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P Storm,” the fourth installment of a Hong Kong crime thriller franchise, beat Warner Bros.’ new DC Comics superhero flick “Shazam!” by nearly $10 million over their three-day opening weekend in China, indicating a continued preference of Chinese audiences for local films over U.S. fare.

According to data from consultancy Artisan Gateway, “P Storm” took in $39.8 million over the weekend, which included Friday’s Tomb Sweeping Day, a national holiday in China during which families traditionally head home to pay graveside respects to their ancestors. The somewhat unfortunately named film stars Louis Koo as corruption investigator William Luk, who goes undercover at a prison. “P Storm” took pole position at the box office despite a South China Morning Post review that called it an “utterly silly” storyline “laughably detached from reality.”

Directed by David Lam and produced by Raymond Wong’s Hong Kong-based Pegasus Motion Pictures, the film is the latest chapter in a loosely connected series that has moved randomly through the alphabet, from 2014’s “Z Storm” to 2016’s “S Storm” to last year’s “L Storm.” (The rather more staid Chinese-language titles roughly translate to “The Storm of Anti-Corruption 1-4.”) The fifth installment, “G Storm,” has just been announced, and is expected to start shooting in August. 

“Shazam!” came in second with a $30.6 million debut. It is one of Warner Bros.’ most cost-effective superheros yet, made with New Line for just $98 million – about half of what it cost to make other DC universe films like “Aquaman” and “Wonder Woman.”

But the story of a young boy who can instantly transform into an adult superhero is proving no match for those other DC movies in China. The James Wan-helmed “Aquaman” remains Warner Bros.’ most successful film yet in the territory, having debuted here with a splashy $93.6 million opening before bringing in a total of $298 million and becoming the country’s 15th-highest-grossing film of all time.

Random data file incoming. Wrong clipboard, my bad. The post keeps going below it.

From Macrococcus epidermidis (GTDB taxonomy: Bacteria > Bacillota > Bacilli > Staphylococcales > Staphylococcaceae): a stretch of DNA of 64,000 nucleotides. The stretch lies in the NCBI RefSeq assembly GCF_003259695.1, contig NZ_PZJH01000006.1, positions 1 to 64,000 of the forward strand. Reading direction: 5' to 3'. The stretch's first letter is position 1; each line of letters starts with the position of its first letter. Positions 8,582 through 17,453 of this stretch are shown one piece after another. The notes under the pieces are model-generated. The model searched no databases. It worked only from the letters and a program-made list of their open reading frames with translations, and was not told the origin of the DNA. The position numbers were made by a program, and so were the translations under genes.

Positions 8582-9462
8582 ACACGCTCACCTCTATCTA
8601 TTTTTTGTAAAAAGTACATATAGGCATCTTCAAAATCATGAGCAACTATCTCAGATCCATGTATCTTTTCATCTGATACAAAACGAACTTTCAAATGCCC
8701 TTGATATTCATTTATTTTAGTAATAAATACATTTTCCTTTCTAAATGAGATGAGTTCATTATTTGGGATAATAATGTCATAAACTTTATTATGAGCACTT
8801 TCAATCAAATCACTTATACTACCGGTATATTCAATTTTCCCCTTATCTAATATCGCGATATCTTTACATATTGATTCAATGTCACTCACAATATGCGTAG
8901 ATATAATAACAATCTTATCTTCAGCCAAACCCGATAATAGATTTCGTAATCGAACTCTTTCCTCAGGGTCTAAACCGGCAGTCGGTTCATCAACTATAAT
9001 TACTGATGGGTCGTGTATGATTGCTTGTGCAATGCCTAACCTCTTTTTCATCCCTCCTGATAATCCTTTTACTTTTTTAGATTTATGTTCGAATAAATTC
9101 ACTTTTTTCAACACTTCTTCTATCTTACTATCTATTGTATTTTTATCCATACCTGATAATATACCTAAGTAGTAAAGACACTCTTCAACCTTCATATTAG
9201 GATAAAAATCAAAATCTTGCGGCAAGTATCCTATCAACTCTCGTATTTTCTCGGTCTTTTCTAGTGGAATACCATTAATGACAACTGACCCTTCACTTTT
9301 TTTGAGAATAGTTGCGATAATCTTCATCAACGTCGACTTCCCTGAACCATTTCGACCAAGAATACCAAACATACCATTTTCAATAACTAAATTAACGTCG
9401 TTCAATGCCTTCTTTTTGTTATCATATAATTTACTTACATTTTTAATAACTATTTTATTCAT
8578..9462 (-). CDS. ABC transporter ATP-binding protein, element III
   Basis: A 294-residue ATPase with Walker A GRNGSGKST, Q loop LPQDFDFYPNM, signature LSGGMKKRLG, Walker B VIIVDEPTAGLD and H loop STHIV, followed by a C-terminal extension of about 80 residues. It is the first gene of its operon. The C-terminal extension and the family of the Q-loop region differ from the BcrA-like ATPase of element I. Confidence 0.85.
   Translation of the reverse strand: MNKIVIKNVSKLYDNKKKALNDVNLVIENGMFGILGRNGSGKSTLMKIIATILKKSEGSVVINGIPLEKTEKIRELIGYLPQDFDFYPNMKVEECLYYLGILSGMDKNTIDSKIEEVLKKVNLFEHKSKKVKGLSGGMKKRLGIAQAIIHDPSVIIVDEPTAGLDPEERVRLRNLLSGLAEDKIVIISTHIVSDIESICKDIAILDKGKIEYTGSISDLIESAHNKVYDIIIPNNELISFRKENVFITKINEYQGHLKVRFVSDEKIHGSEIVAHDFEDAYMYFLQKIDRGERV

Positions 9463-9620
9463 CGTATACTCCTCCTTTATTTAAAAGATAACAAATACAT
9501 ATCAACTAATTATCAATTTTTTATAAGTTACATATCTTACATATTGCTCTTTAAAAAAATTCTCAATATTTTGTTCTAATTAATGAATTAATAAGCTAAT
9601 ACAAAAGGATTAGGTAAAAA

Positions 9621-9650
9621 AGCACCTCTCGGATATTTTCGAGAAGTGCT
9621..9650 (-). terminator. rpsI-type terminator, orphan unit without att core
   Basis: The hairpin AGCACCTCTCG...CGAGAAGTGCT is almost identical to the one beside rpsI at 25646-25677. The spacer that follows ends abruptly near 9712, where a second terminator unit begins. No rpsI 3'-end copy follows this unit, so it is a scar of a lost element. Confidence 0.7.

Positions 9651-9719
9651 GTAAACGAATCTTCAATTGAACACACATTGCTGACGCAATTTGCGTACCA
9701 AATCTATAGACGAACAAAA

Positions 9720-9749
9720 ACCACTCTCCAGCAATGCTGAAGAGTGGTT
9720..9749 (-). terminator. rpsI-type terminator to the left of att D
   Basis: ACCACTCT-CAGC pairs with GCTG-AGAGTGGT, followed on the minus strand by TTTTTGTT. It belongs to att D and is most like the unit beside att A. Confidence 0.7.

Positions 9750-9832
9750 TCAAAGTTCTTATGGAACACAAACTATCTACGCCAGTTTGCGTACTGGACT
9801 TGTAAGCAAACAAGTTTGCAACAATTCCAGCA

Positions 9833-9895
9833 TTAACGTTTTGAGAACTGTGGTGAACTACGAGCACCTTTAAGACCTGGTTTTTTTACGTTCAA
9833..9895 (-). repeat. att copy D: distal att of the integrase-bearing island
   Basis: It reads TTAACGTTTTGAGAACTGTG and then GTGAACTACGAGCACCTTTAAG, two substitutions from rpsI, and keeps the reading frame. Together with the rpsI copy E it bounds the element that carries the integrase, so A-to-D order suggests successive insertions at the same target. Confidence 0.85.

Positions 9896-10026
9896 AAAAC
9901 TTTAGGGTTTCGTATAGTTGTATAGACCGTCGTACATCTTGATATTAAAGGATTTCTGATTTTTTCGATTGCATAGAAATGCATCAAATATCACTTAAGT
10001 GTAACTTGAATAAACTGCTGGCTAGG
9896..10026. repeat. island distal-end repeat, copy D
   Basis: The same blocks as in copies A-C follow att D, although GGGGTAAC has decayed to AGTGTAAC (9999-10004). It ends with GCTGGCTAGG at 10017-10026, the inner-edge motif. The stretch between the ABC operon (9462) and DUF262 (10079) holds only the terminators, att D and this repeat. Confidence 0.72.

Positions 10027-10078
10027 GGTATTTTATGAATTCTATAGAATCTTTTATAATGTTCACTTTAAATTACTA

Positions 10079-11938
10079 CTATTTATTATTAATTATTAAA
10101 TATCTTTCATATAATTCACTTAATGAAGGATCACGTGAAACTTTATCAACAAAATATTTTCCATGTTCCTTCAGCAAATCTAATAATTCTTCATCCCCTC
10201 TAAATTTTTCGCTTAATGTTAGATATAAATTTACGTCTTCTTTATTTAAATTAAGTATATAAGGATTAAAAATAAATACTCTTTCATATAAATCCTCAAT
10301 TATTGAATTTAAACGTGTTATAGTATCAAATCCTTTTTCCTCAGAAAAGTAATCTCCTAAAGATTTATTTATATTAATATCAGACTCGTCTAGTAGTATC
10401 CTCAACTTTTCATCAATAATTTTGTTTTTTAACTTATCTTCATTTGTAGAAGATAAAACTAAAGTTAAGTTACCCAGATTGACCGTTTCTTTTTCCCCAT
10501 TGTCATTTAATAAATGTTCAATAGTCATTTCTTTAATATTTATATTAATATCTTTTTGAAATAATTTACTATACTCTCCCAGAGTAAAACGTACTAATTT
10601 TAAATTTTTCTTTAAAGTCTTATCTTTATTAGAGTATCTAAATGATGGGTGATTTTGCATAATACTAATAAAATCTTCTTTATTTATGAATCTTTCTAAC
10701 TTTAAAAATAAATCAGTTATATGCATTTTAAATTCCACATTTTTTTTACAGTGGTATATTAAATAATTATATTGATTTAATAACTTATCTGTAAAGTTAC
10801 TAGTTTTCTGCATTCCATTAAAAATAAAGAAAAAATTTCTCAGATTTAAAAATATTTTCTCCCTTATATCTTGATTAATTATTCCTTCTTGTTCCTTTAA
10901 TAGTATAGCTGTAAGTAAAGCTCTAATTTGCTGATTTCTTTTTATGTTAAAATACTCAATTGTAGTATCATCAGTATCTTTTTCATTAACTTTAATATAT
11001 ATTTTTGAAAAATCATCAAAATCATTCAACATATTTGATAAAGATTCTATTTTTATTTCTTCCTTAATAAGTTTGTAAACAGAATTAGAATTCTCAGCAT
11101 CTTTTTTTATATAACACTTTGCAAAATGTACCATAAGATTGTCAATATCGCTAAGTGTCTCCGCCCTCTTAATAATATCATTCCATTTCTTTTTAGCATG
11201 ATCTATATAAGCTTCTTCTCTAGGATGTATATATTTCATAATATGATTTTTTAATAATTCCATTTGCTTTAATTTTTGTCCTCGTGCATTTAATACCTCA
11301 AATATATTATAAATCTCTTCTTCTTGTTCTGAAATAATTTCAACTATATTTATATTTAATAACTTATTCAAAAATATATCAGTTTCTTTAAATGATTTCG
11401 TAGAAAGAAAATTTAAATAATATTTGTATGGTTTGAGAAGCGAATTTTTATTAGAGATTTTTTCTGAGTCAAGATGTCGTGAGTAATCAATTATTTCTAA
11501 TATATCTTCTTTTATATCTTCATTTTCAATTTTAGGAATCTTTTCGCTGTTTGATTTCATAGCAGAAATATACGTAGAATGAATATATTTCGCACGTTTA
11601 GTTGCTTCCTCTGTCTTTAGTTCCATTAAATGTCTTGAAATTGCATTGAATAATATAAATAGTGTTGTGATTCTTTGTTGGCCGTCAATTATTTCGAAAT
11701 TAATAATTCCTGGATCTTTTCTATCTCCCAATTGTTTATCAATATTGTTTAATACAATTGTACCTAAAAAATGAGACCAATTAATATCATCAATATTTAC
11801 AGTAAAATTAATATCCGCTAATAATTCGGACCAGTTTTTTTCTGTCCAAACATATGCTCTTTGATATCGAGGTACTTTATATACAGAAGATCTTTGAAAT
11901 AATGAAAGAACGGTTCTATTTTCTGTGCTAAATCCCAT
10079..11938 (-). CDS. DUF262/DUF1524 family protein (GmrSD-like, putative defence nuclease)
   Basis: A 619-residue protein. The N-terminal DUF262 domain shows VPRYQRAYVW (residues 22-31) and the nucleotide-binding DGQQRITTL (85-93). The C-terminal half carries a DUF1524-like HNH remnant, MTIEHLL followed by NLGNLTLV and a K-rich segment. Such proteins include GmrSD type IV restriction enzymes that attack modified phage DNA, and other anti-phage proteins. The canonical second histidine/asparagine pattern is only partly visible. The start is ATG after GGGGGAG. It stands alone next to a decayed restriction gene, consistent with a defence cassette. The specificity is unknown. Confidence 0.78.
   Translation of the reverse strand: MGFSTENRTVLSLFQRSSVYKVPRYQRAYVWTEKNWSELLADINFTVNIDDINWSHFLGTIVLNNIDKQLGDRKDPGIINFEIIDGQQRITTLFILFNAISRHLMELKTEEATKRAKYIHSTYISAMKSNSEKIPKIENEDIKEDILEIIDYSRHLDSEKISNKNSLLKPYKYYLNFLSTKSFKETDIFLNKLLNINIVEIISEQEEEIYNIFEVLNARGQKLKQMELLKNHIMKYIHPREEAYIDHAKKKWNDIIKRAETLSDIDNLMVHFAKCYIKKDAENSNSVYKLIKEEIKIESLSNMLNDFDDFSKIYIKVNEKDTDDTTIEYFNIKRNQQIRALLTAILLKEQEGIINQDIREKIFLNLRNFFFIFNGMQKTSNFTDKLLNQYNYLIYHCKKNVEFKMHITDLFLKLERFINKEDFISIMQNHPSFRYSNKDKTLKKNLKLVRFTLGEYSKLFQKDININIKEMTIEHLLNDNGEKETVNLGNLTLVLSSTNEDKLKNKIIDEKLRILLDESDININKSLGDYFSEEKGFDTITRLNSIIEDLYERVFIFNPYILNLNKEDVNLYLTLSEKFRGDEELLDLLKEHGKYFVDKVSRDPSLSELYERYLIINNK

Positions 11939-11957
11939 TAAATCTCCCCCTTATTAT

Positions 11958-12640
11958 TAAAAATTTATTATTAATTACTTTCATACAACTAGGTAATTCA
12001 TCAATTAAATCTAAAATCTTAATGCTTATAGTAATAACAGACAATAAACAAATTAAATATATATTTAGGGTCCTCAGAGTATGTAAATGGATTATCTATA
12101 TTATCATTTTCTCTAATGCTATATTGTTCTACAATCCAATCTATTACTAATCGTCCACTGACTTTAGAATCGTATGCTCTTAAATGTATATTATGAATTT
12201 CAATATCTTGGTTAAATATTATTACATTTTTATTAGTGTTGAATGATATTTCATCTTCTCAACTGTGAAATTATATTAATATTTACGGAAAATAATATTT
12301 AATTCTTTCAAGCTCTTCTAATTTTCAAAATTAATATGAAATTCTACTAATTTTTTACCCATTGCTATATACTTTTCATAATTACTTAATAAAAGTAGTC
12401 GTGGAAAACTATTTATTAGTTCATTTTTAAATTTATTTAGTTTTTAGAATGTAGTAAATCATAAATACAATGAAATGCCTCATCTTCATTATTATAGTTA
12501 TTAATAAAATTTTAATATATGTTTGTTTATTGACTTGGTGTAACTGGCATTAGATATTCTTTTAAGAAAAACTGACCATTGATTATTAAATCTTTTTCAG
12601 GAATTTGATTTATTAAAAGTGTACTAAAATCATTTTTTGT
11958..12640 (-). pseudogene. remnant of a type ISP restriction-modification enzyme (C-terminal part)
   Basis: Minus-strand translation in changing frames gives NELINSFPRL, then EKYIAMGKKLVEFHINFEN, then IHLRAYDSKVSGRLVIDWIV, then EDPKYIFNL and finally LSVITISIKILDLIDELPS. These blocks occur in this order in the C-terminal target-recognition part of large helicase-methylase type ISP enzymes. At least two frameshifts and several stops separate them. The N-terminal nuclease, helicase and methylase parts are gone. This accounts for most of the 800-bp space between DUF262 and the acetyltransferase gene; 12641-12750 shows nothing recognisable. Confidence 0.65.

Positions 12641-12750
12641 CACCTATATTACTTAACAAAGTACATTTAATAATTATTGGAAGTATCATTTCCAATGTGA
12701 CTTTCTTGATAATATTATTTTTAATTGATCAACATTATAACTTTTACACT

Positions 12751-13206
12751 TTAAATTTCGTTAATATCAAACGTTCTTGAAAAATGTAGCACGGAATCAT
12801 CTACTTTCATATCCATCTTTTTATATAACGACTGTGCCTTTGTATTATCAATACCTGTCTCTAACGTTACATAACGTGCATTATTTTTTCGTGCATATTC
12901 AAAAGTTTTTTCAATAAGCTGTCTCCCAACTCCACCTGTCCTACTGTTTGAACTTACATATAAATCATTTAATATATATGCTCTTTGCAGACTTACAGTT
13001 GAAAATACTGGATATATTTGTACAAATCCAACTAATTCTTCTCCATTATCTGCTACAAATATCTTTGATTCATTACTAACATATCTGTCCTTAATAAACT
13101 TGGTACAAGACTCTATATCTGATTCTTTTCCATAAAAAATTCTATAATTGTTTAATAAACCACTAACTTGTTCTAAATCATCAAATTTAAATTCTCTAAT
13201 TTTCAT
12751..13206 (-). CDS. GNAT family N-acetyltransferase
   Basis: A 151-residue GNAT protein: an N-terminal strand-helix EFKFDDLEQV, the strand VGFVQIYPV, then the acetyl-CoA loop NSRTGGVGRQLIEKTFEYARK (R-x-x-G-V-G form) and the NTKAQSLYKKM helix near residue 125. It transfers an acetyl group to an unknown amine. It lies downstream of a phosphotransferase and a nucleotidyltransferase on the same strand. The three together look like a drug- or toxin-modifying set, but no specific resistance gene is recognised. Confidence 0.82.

“Shazam!” has been projected by the Maoyan online ticketing platform to finish with just $49.7 million (RMB334 million) after its monthlong run, less than half of “P Storm’s” expected total of $102 million (RMB687 million). It is rated just 7.9 out of 10 on the platform, compared to “P Storm’s” 9.1, though on the more hipster and discerning Douban platform it outranks the latter 6.7 to 6.3, indicating the Hong Kong film’s greater populist appeal.

“The ‘Aquaman’ film was spectacular, but this was a bit of a disappointment. Why don’t you let Wan direct all the DC films?” one reviewer wrote in a one-star review liked hundreds of times.

Proving the continued popularity of Indian fare in China, Hindi-language black comedy crime thriller “Andhadhun” came in third with $10.7 million. Produced by Viacom 18 Motion Pictures, it tells the story of a blind piano player who gets entangled in a murder. Er Dong Pictures’ nostalgic classroom drama “Song of Youth” came in fourth with $5.8 million in its second weekend.

Renowned arthouse director Lou Ye’s “The Shadow Play” opened fifth with $5.2 million. Starring Jing Boran (“Spring Fever”) and Sandra Ma Sichun (“Soul Mate”), it premiered at last year’s Golden Horse Film Festival and screened in February in the Panorama section at Berlin.

Rumors swirled a week and a half ago that it would not get a cinematic release despite having obtained a dragon seal, with numerous Chinese media outlets reporting that its premiere had been canceled and would be pulled due to undefined “unavoidable circumstances.” The filmmaking team did not initially deny trouble was brewing, responding at first to media queries with just three words – “do your best [to push it through].” The film took years to pass Chinese censorship. 

Disney’s live-action “Dumbo” came in sixth, earning just $4.65 million (RMB31.2 million) in its second weekend in theaters, according to Maoyan.